Grayson College officially unveiled its $1.4 million Advanced Manufacturing Lab for the school’s current Career and Technology Center during a ribbon cutting Friday afternoon. The lab will provide space for large industrial machinery, classrooms and storage space, and will largely be used to educate students participating in the Advanced Manufacturing Program.
The machinery for the lab was paid for through donations and grants and around 150 attended the ribbon cutting ceremony. Workforce Development Texoma Executive Director Janie Bates said $200,000 was already leveraged from the workforce commission and more may be on the way.
“We are expecting another $100,000,” Bates said. “That is a huge part of the $696,000 it takes to make this the type of manufacturing lab that it needs to be.”
Bates explained the consortium began meeting three years ago to develop the program.
“We are very excited about this building,” Bates said. “It’s been a long time coming. It’s great to have this finally open and it’s so beautiful. We have all this wonderful new equipment that was made possible by the grants and by our local employers giving us money to match.”
The Advanced Manufacturing Program was established in 2016 to assist high school students with preparing for a manufacturing career. Organizations involved in the program include 30 employers under the Texoma Advanced Manufacturing Consortium, the Sherman Economic Development Corp., the Denison Development Alliance, Workforce Solutions Texoma, Grayson College and multiple high schools.
Chair of Advanced Manufacturing Technologies Alan McAdams said the degree plan was mainly put together by the local industries.
“There are three different awards they can earn,” McAdams said. “The goal is to have them begin the program in the 10th grade. They should have their level one certificate complete by the beginning of their senior year in high school.”
The summer after their senior year, students take two final courses. One of the courses is an internship with a local manufacturing company. The students are paid and receive college credit for the internship. At the end of the summer, students receive their Level 2 certificate and can begin work full time.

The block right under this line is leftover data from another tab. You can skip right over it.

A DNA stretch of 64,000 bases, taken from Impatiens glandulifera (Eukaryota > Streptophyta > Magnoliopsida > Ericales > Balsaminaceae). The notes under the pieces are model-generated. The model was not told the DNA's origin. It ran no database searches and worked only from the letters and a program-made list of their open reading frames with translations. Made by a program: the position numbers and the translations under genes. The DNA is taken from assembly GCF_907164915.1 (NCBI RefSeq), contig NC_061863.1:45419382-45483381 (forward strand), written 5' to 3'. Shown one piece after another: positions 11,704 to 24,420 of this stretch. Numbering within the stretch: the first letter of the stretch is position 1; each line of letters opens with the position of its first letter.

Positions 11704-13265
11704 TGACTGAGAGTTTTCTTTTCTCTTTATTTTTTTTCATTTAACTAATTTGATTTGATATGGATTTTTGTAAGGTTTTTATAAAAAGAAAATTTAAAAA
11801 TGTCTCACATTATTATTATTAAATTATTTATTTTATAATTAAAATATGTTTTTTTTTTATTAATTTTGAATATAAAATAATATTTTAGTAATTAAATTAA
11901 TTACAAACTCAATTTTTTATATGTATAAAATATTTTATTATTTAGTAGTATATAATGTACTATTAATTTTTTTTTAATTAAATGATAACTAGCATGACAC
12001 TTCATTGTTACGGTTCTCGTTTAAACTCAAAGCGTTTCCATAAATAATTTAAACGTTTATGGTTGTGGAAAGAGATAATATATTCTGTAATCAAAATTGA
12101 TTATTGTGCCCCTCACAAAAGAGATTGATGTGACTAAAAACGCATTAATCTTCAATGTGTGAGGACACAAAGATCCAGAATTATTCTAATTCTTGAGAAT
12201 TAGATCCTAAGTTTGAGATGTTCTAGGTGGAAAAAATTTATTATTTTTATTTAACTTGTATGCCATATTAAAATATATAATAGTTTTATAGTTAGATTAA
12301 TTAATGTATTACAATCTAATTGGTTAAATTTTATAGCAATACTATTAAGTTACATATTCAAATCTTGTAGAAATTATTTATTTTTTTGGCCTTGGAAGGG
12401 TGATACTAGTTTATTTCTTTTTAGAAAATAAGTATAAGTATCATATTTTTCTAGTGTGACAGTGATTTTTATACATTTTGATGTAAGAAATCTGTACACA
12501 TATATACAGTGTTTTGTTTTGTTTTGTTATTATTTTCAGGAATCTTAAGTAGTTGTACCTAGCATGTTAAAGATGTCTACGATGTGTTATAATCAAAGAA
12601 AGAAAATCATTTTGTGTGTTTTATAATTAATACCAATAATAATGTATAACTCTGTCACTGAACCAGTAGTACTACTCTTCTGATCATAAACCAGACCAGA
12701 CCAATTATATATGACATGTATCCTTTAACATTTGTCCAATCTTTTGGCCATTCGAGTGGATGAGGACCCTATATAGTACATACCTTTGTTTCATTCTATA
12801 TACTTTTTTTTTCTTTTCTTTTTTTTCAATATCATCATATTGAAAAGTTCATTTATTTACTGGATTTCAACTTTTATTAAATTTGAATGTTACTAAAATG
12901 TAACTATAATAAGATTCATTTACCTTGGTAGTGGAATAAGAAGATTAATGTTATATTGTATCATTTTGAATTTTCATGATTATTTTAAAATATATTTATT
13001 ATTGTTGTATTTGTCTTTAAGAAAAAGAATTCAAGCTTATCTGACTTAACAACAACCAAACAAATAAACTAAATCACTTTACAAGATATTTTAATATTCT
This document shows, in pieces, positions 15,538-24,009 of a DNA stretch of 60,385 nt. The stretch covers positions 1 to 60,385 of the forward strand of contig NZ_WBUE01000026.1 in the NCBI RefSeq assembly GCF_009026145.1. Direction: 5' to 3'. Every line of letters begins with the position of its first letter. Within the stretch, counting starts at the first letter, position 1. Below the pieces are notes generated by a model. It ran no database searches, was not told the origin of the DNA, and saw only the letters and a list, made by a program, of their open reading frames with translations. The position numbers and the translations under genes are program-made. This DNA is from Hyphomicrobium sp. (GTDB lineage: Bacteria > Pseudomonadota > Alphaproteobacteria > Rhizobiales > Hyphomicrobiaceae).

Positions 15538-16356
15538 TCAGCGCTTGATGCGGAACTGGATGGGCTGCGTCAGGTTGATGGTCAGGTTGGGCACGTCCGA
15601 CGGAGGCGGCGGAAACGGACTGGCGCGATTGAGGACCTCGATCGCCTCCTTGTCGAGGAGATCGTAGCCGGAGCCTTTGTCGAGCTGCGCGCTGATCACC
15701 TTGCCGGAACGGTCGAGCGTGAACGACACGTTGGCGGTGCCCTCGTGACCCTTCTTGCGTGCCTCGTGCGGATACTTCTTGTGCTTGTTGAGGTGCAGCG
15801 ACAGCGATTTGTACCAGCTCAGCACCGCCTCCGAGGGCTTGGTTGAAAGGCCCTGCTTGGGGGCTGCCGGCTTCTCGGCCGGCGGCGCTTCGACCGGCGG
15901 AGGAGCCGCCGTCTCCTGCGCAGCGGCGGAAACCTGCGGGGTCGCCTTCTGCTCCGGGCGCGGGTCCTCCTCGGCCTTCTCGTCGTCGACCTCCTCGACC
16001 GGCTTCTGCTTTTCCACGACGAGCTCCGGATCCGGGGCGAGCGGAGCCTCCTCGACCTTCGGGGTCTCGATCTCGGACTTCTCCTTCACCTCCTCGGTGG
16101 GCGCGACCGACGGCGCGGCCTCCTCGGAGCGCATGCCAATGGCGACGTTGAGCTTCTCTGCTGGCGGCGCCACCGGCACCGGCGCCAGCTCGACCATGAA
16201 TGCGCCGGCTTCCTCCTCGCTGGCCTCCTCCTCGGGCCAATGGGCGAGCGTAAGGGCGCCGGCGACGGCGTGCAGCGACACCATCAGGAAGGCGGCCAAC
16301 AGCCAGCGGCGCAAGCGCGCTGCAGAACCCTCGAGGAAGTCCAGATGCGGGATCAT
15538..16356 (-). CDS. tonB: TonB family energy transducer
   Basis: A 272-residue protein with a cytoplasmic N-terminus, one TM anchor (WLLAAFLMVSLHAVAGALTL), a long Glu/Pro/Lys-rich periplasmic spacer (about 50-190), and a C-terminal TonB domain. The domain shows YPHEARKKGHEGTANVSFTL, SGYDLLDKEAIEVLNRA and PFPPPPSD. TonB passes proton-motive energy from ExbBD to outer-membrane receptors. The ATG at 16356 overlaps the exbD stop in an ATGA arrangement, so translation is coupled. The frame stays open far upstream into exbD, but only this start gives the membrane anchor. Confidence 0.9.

McAdams said the college hopes the students will want to continue pursuing their associate’s degree after beginning work.
“Hopefully their employer will help them pay for that,” McAdams said. “The industry has guaranteed not one student will pay tuition nor buy a book while in high school. They pick up the entire cost.”
The 6,500-square-foot space will house seven brand new lathes and seven new mills. Bates explained the driving force for the development of the program was the low unemployment rate and therefore lack of employees for local industries.
“When we realized we would have to grow our own, that was what started everything,” Bates said. “What kept it going was the support of these local employers for this project.”
Grayson College President Jeremy McMillen said the lab was built larger than originally planned to accommodate local growth.
“We’ve moved so far in Grayson County that we’re hoping it is big enough,” McMillen said. “If we have that problem, it’s a good problem to have.”
McMillen went on to say community support has been invaluable in keeping the project on track.
“All of this equipment was paid for by a matching grant from the Texas Workforce Commission, as well as donations from manufacturers, SEDCO and DDA,” McMillen said. “As an educational entity, when you have others invest in you in that way it lifts your spirits.”